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Project: Kashmir from the Margins: Violence, Identity and Memory in Conflicted Spaces

In this research project, I study emerging literature written in English from a conflicted space, Kashmir and how the narratives impact or alter the concept of postcoloniality.

About the project

Project managers
Amrita Ghosh
Participating organizations
Linnaeus University
Linnaeus University Centre for Concurrences in Colonial and Postcolonial Studies
Literature, English, History, Film Studies, Border Studies

More about the project

The Partition of India in 1947 is undoubtedly merged with the painful history of Kashmir, whose genesis lies in the post-Partition arbitrary construction of borders and its eventual territorial battle between India and Pakistan. The pressing problem of Kashmir till this day exists as a haunting reminder of the events of 1947. Kashmir's alliance to either India or Pakistan continuously remains a point of strife for both nuclear nations that have erupted in three wars. The violence in this conflicted space has led to a massive military presence in the Kashmir valley. The nineties witnessed the mass exile of the Kashmiri Hindu Pandit community and Kashmir has virtually become this in-between contentious space, a no-man's land caught between the two-statist ideologies. However, the people of the land and their voices have been severely repressed in this disputed space.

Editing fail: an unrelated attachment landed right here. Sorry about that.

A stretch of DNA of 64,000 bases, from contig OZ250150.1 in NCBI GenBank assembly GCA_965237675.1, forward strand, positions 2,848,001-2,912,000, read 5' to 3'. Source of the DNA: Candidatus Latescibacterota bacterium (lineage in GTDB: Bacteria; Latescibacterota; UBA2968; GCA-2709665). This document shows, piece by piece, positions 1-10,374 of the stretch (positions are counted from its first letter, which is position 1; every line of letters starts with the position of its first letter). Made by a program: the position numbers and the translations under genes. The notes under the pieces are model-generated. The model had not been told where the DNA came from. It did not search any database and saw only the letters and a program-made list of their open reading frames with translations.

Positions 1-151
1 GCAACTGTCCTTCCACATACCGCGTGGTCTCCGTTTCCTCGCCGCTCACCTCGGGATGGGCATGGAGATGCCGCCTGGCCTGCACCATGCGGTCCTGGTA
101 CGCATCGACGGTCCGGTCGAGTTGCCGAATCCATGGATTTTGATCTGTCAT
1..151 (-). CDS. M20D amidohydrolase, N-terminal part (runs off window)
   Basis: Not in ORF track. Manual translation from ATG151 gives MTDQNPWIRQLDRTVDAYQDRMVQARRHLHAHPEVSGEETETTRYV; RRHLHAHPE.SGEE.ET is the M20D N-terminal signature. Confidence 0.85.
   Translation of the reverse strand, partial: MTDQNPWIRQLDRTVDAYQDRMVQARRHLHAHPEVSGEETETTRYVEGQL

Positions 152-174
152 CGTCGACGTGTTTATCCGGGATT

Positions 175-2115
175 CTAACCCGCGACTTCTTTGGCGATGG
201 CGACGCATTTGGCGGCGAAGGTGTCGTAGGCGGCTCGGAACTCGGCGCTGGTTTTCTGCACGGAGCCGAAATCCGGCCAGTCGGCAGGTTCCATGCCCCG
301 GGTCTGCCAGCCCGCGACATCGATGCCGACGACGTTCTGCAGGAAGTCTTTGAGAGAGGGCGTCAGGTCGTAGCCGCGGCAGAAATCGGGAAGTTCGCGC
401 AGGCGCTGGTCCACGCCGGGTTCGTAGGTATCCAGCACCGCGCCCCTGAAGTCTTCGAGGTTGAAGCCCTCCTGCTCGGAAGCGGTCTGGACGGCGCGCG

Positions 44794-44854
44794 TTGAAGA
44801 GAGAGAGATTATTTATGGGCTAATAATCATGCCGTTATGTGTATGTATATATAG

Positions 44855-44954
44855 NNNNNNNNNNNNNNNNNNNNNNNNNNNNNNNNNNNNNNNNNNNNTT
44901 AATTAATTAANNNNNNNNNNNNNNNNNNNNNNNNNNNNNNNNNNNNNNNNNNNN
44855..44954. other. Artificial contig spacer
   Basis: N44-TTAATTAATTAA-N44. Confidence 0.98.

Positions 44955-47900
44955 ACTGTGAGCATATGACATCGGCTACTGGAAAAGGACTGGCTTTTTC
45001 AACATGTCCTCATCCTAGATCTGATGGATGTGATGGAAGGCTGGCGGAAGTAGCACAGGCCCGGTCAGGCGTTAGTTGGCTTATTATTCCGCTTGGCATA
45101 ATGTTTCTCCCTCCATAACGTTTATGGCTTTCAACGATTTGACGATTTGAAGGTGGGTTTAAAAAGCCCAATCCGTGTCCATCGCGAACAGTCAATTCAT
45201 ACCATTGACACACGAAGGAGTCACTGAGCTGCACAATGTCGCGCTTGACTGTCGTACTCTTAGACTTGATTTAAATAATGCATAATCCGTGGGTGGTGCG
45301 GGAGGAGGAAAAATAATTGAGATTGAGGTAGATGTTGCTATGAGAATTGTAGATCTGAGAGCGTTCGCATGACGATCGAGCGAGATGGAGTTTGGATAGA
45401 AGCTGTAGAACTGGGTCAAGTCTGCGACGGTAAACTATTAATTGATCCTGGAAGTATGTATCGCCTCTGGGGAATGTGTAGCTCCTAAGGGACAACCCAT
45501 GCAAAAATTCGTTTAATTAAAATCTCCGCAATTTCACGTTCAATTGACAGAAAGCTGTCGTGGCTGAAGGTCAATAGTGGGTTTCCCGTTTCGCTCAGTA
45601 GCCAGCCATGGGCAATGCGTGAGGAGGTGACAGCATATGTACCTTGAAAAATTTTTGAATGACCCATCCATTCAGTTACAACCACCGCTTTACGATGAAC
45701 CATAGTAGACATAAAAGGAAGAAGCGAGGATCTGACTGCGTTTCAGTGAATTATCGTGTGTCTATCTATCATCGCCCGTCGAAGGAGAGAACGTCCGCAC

In this project, I investigate recent emerging literature written in English, as well as film and photography from Kashmir and study the various concepts of postcoloniality in its manifold representations in the literature. I will study these texts to evaluate narratives of power, terror, trauma and identity construction in postcolonial conflicted territories. I am interested in investigating the concept of violence as in its covert and overt effects on conceptualizing the Kashmiri identity. Some of the questions I will explore in the narratives are: How does literature from emergency zones represent the concept of citizenship? How do these texts deal with survival and healing amidst "states of exception"? What shapes identities in conflicted spaces? How does the question of gender play a role in emergency zones like Kashmir? How can we also theorize these texts as literature of trauma?